There are 2 paths to the fix: 1) orderly and by demand of the people, as Canada in the late 90s; or 2) by the market, which is to say some sort of financial reset.

Mon, 08/08/2011 - 15:51 | 1538780 G. Marx
G. Marx's picture

Ahh, a proud toady of the state and guardian of the establishment. I've always wanted to ask your ilk, what's it like licking the boot which rest upon your neck?

Mon, 08/08/2011 - 15:52 | 1538793 slewie the pi-rat
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what about "Frost National" dude?

"This downgrade exposes  the limits of U.S political capacity and mandate to manage the international financial system."

okey-dokey.  thank you, texas!

 

Mon, 08/08/2011 - 23:28 | 1540375 hangemhigh
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TO: by slewie the pi-rat
on Mon, 08/08/2011 - 15:52

"This downgrade exposes  the limits of U.S political capacity and mandate to manage the international financial system."

slewie: if you'll allow me to piggy back your comment, sir: 

"The S&P downgrade was not as much a comment on the numbers of credit service as a comment on the political process"

"A nominal default of Treasury obligations is not going to happen. Yet, a real default as a currency event is the risk. In order to save the currency,  we must sacrifice the money center banks"

 "European banking system assets far exceed those justified by domestic activity. This over-reach by the legacy system is compounded by the various erroneous Keynesian monetarist schemes of credit promotion that have now saddled the U.S. and European system with uneconomic credit."

"In the near term an S&P downgrade of Treasuries lowers the probability of a U.S. bailout of the European banking system"

this is one of the best commentaries i've seen on this rats nest of disinformation:  the down grade is based on political factors. the problem is the brain dead morons that we the people put in office. they are too dumb to see that what's at risk is the currency.  the currency is the basic share of the home grown enterprise that we call america.  to save the currency you have to jettison the banksta crime cartel. 

also of note, this is the first time i have seen anyone use the spot on term "keynesian monetarist schemes" which perfectly describes the mangled, ad hoc mess that  has empowered the looting class.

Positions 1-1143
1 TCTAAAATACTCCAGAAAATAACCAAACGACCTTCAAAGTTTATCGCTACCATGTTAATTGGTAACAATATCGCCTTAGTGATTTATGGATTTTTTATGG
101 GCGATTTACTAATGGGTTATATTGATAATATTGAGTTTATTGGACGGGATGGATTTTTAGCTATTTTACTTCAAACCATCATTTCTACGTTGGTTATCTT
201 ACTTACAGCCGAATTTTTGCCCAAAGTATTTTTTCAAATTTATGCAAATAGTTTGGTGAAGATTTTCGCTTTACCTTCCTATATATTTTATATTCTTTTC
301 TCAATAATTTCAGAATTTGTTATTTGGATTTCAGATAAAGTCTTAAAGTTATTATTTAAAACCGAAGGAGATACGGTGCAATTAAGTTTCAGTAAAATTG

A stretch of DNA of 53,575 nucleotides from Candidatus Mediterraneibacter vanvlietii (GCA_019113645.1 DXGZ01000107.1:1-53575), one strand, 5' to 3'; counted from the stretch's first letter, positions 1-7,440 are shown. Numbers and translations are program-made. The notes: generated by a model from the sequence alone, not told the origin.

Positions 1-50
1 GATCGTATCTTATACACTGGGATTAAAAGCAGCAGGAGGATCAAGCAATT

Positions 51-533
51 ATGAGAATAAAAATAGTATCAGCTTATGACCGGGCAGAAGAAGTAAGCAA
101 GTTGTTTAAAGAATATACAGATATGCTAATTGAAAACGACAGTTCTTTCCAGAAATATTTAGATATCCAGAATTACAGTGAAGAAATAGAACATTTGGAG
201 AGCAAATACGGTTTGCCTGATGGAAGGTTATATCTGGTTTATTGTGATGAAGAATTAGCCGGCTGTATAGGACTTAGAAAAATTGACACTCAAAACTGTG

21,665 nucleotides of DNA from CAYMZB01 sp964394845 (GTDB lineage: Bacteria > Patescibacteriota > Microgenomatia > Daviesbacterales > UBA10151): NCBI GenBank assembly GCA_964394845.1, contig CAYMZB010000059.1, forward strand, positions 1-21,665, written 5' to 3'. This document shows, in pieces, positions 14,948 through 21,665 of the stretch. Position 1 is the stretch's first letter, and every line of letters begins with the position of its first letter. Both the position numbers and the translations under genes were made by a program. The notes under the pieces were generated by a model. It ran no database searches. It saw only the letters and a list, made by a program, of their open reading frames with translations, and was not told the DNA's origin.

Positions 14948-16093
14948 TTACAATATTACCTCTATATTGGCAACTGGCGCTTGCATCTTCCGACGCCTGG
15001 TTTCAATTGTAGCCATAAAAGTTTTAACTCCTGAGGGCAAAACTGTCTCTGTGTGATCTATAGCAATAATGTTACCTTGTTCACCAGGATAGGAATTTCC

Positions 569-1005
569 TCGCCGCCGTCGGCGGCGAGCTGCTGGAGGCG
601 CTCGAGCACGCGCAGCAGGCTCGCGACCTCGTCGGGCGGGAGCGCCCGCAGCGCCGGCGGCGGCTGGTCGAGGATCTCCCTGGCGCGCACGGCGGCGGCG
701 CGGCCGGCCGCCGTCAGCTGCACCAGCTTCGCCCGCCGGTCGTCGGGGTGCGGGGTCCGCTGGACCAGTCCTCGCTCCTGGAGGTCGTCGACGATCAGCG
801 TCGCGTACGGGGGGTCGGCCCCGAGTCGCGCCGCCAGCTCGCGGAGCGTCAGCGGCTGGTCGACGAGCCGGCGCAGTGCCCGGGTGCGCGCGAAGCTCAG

finally, much of what has occurred (QE2: $630B to ofshore pd's) has been about using the euro banksters to save the reserve currency's bacon.  if the 'frost national dude' is right, that is now less likely.

hope you don't mind the piggyback, slewie, my man, and you're right about the source of this message....lone star homies don't be  happy..................

 

 

Tue, 08/09/2011 - 00:08 | 1541140 TimmyM
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Why thank you "hangemhigh". Sometimes I rant.
Tim

Mon, 08/08/2011 - 15:54 | 1538813 Duck
Duck's picture

Aren't Treasuries denominated in U.S. dollars too, or did I miss something?

Mon, 08/08/2011 - 15:58 | 1538855 phaesed
phaesed's picture

To above.... US Dollars are actually treasury derivatives.... but that's a different topic. But the constant rant against Treasuries continues to make me laugh.... after all, why is everyone shorting the bull market?

Mon, 08/08/2011 - 16:21 | 1539074 mendigo
mendigo's picture

the msm and politician are blaming S&P for market behavior

so the entity that first acknowledges the problem is actually the cause of the problem - if it weren't for S&P everything would be just peachy

as krugman points-out S&P was negligent in it's valuations last fiasco so what the fuck is their problem?

Mon, 08/08/2011 - 16:25 | 1539109 mendigo
mendigo's picture

where oh where is our guardian angle ben - has he forsaken us?

i thought all things could only fall upward

i think it is something tyler said

Mon, 08/08/2011 - 16:52 | 1539317 Djirk
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Duetschland uber Alles...Angela mein Liebe

Mon, 08/08/2011 - 17:25 | 1539493 TheJudge2012
TheJudge2012's picture

People don't rush to put their money into treasuries with a downgrade. That's nuts. But colluding central banks do with cheap money they print to prop up the dollar.

Tue, 08/09/2011 - 01:33 | 1541451 MsCreant
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That's what I was trying to say above with the comment about Ben buying them and deciding the price.

Mon, 08/08/2011 - 17:37 | 1539545 mudduck
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Mr. McCormick; It is not possible to know which banks (European, Asian, Martian, etc.) the fed will bail out or let fail until you know how much of the fed each bank owns (foreign or domestic).

Mon, 08/08/2011 - 18:56 | 1539818 Outlaw Of The W...
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Because this is a Ponzi scheme?  What do I win?

 

simon hobbs believes this is a sign of the belief in the american economic system.

 

"you'll always be AAA in my heart" - barry X

Mon, 08/08/2011 - 22:16 | 1540600 Grand Supercycle
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The S&P 500 monthly chart that forecast the crash:

Wed, 09/14/2011 - 05:11 | 1667527 chinawholesaler